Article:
Greta Garbo is one of my favorite film figures and one of my very favorite actresses. I once had this desire that if I could sit down to a meal with anyone living or dead, I thought I wanted to dine with Garbo. I think I actually still do. I imagine that our conversation would probably strain a bit between us, as I don't tend to be the most talkative person, and we would probably have more than a few awkward pauses. But I would still give anything to be able to see her and talk to her in person. Garbo became one of the greatest screen actresses and one of the essential romantic leading ladies of all time. It's not hard to believe, considering she built her career upon films with such romantic sounding names like: The Temptress, Flesh and the Devil, Love, The Kiss, Romance. It's almost comical how often she was the leading romantic lady. A few of her greatest works, like Flesh and the Devil, paired her with John Gilbert, someone whom she had great chemistry with. However, Camille is a film that is not only better, but contains a surprising amount of electric chemistry between a slightly older Garbo and a young Robert Taylor. Camille also contains what is probably Garbo’s greatest acting.
Based on a novel and play by Alexandre Dumas (La Dame aux Camelias), George Cukor’s film stars Garbo as Marguerite Gautier, who is known as Dame Camille amongst her Parisian friends, as she attends parties and soirees. Camille is funded by Baron de Varville (Henry Danielle) who is a rather sexless and odd man, but is somehow obsessed with owning some stake in Camille’s life of excess and parties. Camille, much to her own startling chagrin, finds herself rather smitten by a handsome young fella named Armand (Taylor). He courts her and attempts to spend as much time with her as possible, as she and he slowly draw closer together, while Camille tries to keep their relationship hidden from the Baron. Camille has nearly decided to give herself fully to Armand, when his father (Lionel Barrymore) painfully suggests to Camille that she give up Armand in order to keep his name from being associated with her life of frivolity. In the meantime, she has also been suffering from tuberculosis, which progressively weakens her. She tries to spurn her lover Armand, but all to no avail…..he returns, with her on her deathbed, whereby she musters up one final exultation of joy and pleasure of being held in his arms right before her death in the tear-jerking finale.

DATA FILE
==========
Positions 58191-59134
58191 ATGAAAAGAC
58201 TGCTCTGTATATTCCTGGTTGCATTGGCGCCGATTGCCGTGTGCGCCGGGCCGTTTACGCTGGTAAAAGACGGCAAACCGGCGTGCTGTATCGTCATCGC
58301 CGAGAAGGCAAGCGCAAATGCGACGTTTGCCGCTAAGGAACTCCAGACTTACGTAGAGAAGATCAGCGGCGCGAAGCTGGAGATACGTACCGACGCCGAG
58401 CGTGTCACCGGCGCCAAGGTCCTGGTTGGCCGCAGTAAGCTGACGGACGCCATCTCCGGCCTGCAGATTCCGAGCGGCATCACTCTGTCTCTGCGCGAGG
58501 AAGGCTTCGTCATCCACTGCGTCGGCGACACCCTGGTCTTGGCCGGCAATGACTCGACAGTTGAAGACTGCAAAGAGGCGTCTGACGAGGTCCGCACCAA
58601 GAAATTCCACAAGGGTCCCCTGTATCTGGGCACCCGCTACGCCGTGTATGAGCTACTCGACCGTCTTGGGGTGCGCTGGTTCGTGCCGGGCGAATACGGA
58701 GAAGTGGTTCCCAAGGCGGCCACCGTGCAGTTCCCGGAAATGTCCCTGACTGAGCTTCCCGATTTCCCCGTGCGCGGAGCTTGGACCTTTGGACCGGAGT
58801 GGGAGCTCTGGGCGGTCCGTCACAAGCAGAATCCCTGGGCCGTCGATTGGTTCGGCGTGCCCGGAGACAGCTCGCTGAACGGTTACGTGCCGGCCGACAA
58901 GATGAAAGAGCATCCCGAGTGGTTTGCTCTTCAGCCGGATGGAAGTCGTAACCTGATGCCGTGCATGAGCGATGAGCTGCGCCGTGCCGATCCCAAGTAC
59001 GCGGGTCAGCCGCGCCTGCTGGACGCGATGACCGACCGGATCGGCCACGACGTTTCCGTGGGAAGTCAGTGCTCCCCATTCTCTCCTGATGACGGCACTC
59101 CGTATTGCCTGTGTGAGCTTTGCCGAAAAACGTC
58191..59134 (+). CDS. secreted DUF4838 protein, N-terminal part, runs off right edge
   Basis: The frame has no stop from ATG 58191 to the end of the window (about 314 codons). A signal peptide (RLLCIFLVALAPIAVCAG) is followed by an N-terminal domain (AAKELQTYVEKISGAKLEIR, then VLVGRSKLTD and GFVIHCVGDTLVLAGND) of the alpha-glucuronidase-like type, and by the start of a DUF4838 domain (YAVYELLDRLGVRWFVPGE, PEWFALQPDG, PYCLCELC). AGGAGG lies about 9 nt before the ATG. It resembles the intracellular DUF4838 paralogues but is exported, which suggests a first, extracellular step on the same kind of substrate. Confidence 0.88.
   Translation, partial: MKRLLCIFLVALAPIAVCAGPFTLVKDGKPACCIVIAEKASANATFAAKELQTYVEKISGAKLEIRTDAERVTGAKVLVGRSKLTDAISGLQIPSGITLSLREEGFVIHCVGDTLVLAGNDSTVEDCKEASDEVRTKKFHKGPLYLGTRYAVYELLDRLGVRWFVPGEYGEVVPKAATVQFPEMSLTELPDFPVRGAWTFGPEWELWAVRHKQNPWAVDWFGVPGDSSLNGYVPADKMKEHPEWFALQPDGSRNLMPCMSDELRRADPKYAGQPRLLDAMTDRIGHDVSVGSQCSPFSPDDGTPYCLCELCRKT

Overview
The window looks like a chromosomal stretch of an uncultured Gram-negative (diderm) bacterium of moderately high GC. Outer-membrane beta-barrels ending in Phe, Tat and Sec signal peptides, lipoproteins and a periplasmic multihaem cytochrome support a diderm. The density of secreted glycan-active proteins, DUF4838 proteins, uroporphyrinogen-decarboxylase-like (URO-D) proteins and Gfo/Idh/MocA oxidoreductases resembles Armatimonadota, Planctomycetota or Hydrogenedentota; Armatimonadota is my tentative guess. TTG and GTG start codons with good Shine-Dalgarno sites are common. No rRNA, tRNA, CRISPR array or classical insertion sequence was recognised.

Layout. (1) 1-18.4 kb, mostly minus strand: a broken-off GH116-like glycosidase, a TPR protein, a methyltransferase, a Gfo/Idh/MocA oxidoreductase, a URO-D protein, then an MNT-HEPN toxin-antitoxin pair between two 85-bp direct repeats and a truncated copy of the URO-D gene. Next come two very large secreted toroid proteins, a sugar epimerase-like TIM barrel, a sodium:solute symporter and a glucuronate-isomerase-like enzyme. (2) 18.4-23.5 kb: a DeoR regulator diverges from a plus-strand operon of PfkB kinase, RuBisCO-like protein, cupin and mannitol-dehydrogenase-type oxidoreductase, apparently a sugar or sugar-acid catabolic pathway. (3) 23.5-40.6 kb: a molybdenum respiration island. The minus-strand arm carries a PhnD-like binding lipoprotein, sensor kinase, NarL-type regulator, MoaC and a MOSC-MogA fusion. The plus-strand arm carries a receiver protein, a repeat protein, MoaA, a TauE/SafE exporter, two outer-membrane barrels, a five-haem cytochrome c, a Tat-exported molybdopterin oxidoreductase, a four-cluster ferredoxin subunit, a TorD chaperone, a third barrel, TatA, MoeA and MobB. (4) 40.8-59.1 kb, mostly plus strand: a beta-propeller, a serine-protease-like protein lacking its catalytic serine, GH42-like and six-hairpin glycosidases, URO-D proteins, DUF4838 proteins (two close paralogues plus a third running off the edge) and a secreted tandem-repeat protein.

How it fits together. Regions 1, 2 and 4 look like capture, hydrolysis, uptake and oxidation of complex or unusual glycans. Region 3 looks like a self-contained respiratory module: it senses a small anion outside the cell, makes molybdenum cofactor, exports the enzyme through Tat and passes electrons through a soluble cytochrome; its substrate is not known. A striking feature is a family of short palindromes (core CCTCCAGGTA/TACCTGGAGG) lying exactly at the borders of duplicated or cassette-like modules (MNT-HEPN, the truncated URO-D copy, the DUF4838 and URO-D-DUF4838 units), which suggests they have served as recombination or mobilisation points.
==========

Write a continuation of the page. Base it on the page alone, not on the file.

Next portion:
Garbo notoriously was difficult to work with because she was terribly insecure and uncomfortable with performing in front of too many people. This film, though, allows for what is often essentially scenes just between her and Taylor, which garner an arresting and electric amount of chemistry. I always find Garbo most moving when she is in quiet moments by herself or with one other actor. As I was scanning the film for screen shots, it struck me just how often it’s just she and Taylor positioned onscreen facing each other in two shot. Cukor rarely cuts in this film when they’re facing each other, which continually gives us the feeling of intimacy and immediacy between them, whereby we can feel the romantic intensity. Garbo did wonders when the camera was in close-up on her. She was perhaps the greatest actress of all time regarding her work while the camera was in close. Pick any moment in the film when the screen is on her face and you will notice a subtle array of movement of her mouth, eyes and eyebrows, which gives you the impression that she is expressing a great deal of emotion even though she isn’t necessarily conveying it verbally. I think my favorite moment is when she’s lying on her bed, sick and frail, and her maid Nanine tells her that Armand has come to see her. Garbo presents this suddenly energized and tear-filled joy just through her eyes, while she simultaneously maintains the frail and sickly exterior of her body. It’s an impressive duality of emotion and physicality that Garbo pulls off in that moment.
One of the other interesting elements at play in this film is the fact that Garbo was about 6 years older than Robert Taylor in this film. Gone was the perfect face, unblemished and unwrinkled 10 years prior in Flesh and the Devil, where her face almost had a full and youthful projection. In Camille, she’s a bit thinner, more world weary, and there are lines here and there on her face. Yet, somehow, pairing her opposite the younger Taylor gives life to their relationship and the romance on display, with his vigor giving charge to her experience. It’s hard to say how Garbo would have fared had she stayed in film. Within 5 years of making this film, she would give up acting forever, and amazingly disappear out of the public eye. So....... getting back to that meal with Garbo, somehow I’m imagining that it’s not lunch or dinner, but breakfast we’re eating. She and I are meeting at a small café somewhere and we both sit down. She has sunglasses on and a warm hat and coat. She orders coffee and a scone. I sit there fumbling and trying to lighten the mood and then I mention my favorite parts of her movies. She says nothing behind the dark glasses and I'm pretty certain she's not hearing me. The waiter brings her the coffee and the scone and pretty soon after he leaves us, she takes off her sunglasses exposing her eyes, and seemingly her soul. She then leans over the table with a sort of uneasy expression on her face. I’m dumbfounded, trembling, somewhat fearful and awe struck and can’t believe I’m looking Garbo in the eyes. Then she opens her mouth and she says, “Please go...... I want to be alone.” I quietly walk out of the cafe.